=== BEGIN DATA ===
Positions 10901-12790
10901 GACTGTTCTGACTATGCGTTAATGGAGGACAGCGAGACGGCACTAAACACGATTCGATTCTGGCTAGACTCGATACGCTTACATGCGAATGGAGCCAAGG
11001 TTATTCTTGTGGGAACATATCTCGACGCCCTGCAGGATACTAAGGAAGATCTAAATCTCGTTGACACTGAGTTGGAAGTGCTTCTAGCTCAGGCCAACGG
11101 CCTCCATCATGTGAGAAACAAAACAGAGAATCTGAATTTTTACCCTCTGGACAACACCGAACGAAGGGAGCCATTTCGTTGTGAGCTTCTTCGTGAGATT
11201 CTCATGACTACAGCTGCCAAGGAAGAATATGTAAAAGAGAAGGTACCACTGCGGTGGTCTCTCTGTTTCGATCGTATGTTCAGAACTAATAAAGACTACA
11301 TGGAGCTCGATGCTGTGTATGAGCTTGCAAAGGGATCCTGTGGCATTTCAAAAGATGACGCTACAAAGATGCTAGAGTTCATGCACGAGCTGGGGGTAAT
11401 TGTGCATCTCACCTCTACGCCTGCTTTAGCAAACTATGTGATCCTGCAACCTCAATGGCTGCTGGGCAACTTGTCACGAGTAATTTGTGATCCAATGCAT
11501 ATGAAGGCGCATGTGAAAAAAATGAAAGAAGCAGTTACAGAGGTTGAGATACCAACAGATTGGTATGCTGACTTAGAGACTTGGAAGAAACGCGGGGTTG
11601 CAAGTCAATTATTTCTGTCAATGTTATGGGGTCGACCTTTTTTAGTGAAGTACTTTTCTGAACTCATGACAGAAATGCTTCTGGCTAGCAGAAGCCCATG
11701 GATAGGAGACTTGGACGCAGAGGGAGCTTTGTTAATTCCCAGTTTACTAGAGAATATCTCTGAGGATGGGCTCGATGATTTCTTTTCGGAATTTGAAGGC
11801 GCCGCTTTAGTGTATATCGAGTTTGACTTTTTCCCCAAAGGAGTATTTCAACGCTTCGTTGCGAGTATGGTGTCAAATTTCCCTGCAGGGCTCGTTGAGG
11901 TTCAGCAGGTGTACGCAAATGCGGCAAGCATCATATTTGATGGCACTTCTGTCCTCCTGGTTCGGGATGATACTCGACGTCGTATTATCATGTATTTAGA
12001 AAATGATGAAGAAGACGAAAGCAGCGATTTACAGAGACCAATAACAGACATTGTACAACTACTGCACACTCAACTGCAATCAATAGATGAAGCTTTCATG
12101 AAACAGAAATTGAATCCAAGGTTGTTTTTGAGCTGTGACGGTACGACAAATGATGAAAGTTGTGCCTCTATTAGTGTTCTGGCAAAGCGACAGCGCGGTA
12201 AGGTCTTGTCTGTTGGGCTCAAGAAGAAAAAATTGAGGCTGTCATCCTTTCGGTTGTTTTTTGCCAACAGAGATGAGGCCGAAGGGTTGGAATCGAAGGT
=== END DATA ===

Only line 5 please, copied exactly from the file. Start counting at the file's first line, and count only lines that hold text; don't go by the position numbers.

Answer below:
11201 CTCATGACTACAGCTGCCAAGGAAGAATATGTAAAAGAGAAGGTACCACTGCGGTGGTCTCTCTGTTTCGATCGTATGTTCAGAACTAATAAAGACTACA